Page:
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Thursday, June 27, 2013

Wild Arms XF [USA]

Posted by Ahmad Nurjati On 1:06 AM

Wild Arms XF (ワイルドアームズ クロスファイア Wairudo Āmuzu Kurosufaia?, pronounced "Wild Arms Crossfire") is the first game in the Wild Arms series for the PlayStation Portable. The game was unveiled at a Media.Vision fan event on September 2, 2006 and was released in Japan in 2007. A North American version of the game was released on March 11, 2008.

Wild Arms XF is a 2D turn-based tactical role-playing game, creating a gameplay experience somewhere between Dungeons & Dragons and chess. Players are given control of a small squad of characters (six or less) and placed on a grid-based map resembling a geographical location (a swamp, a town, a river), upon which they fight battles to progress through the game. As with most T/RPGs, positional advantage can be critical to victory, and players are encouraged to outmaneuver their enemies as well as outgun them. The game emphasizes positioning and maneuvering by the inclusion of "Formation Arts," which increase attack damage when an enemy is surrounded by your characters in a line, a triangle or a circle. Wild Arms XF is a member of the small subsection of T/RPGs whose battlefields are based around hexagonal tiles instead of squares. "Combination Arts" return from previous Wild ARMs titles, allowing characters to target an enemy in a waiting state and then deliver their attacks simultaneously with the next ally to attack their target. If the player succeeds in executing an uninterrupted series of commands, the damage inflicted upon enemies will increase significantly. On the other hand, the enemy gets the same advantage.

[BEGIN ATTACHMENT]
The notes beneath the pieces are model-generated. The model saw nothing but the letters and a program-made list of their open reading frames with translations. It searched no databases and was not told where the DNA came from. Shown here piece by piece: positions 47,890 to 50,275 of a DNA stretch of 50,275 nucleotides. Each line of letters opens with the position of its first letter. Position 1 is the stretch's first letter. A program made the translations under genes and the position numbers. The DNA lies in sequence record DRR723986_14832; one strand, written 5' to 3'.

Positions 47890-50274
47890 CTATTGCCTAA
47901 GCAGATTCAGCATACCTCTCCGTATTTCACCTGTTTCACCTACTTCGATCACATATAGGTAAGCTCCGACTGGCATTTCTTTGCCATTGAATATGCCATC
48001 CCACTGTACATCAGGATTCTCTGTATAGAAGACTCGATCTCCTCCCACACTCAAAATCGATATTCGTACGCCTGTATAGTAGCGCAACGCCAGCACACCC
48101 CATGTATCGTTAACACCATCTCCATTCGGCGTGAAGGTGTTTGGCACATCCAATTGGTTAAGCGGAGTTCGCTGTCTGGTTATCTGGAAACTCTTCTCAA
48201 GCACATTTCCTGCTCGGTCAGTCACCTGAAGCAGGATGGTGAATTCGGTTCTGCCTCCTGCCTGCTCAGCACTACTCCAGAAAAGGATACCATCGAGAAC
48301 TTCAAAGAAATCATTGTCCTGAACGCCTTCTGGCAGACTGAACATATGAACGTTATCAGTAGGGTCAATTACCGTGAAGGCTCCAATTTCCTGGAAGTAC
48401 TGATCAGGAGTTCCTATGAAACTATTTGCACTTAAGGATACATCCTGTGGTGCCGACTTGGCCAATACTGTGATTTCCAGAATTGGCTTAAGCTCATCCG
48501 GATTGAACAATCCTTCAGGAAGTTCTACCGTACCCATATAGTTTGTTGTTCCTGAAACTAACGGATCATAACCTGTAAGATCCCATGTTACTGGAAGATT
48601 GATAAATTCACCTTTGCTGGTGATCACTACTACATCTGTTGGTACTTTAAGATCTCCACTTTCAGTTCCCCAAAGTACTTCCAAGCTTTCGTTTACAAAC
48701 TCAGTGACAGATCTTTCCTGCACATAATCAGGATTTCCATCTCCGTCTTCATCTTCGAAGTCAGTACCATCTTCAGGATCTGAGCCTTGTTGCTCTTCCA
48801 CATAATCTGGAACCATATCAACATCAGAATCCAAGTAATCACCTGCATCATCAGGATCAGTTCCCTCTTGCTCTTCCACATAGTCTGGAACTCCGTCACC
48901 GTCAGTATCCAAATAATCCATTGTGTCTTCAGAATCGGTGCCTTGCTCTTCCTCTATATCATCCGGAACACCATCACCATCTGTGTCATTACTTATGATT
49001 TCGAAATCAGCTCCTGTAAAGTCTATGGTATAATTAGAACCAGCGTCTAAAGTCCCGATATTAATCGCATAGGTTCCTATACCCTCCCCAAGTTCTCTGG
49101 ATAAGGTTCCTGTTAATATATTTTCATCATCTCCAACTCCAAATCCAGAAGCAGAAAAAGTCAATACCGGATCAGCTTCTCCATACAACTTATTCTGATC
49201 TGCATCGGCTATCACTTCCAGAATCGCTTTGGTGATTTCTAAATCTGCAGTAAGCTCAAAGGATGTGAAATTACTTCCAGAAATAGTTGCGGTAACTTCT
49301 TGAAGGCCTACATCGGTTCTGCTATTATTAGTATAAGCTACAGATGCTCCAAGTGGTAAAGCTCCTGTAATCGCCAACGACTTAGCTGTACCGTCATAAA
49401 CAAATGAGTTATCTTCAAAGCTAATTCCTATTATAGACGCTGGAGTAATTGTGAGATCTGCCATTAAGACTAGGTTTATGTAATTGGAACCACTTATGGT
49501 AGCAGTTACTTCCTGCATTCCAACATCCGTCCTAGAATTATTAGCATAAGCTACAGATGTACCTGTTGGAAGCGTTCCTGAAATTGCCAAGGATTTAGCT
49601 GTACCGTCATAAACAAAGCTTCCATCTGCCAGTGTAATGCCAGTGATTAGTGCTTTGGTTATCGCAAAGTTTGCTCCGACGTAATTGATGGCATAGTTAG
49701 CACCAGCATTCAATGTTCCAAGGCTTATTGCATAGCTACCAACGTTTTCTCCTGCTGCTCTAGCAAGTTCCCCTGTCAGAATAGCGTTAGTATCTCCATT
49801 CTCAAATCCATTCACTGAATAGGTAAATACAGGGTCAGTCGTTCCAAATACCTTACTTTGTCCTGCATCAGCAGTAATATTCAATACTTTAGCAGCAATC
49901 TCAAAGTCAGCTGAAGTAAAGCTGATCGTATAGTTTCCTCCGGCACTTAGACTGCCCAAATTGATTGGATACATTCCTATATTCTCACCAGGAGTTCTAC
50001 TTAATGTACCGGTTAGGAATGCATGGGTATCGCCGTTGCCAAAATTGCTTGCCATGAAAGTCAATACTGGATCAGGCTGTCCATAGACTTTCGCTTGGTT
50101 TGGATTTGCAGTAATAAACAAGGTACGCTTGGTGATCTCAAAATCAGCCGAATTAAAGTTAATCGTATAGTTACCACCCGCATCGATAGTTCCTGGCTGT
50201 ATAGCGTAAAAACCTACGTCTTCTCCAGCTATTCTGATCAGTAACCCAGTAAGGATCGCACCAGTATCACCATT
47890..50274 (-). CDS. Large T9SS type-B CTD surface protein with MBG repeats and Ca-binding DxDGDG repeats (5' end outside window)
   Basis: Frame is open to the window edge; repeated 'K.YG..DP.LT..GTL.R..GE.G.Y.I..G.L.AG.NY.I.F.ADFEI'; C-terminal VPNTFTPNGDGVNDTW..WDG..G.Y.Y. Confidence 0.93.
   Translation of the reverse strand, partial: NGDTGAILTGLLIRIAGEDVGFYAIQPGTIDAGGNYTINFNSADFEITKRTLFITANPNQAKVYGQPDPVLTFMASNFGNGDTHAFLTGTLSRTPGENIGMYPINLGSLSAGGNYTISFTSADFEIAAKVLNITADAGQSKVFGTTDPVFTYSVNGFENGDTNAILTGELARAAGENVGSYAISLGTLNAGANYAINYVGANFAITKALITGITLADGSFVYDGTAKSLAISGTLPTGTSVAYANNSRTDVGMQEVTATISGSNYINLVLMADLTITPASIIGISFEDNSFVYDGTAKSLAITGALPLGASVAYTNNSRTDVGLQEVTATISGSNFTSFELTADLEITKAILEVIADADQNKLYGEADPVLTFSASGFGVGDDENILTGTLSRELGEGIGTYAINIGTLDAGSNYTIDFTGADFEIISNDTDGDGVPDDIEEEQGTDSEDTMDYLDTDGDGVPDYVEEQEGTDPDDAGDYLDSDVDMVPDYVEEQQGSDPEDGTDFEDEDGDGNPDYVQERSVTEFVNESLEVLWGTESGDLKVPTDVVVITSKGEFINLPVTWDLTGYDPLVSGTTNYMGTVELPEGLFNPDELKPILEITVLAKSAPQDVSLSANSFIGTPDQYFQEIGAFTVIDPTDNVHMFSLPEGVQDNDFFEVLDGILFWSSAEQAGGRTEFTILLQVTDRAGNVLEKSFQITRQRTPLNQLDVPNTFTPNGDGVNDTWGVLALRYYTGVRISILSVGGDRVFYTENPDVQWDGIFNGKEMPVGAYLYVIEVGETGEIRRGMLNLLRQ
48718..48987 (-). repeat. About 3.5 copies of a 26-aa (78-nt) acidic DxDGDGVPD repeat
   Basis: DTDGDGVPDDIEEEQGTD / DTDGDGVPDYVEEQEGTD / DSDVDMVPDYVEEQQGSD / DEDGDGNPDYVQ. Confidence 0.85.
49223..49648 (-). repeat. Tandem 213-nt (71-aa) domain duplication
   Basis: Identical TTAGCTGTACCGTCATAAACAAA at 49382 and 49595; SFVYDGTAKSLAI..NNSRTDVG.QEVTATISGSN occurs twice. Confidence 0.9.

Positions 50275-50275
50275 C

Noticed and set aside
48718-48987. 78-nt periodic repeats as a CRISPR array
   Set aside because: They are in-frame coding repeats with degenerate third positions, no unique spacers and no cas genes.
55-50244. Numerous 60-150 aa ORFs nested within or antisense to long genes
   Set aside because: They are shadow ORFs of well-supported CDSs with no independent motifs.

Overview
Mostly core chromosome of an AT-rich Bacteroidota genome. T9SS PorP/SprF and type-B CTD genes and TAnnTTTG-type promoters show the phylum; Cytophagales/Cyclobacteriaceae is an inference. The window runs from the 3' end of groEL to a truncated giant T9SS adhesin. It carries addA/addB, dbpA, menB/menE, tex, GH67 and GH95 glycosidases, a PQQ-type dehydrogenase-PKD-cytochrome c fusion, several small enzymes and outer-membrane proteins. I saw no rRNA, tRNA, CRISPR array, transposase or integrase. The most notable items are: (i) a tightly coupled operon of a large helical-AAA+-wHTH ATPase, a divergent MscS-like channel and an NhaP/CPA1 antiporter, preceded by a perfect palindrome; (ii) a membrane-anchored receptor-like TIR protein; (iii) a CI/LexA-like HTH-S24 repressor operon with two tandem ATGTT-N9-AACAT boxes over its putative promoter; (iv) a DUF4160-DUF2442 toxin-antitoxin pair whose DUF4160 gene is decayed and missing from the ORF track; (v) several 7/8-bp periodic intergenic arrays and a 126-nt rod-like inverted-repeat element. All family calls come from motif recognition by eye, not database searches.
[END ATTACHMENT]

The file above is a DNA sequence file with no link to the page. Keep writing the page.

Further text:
Like most T/RPGs, XF gives the player precision control over the composition and fighting style of their army. The player is given control of several plot-critical characters, and can additionally hire generic "Drifters" to strengthen their ranks. All characters (except one, Tony) have access to the game's "Class system," which allows them to change into different character classes outside of combat; each class comes with various "Skills", which allow them to perform different combat roles (offensive spellcasting, healing, item use, damage-dealing, etc.). Skills consist of a set of "Original Commands," active abilities which require MP to use, followed by a series of passive bonuses which help add character to the class. Drifters have access only to the basic 16 classes, but unique/plot-critical characters also have personal classes. The true depth of the system, however, is that it allows players to mix-and-match Skills. Each battle won provides Experience points and also "Class Skill Points", which allow characters to permanently learn Skills from their current class. The player can then fill each character's Skill Slots with those permanently learned Skills, no matter what Class that character currently is, allowing (for instance) the item-wielding Gadgeteer to wield an Elementalist's magic spells and/or passive bonuses, or vice versa. The number of available Skill Slots increases with the character's level, allowing a wide variety of customization.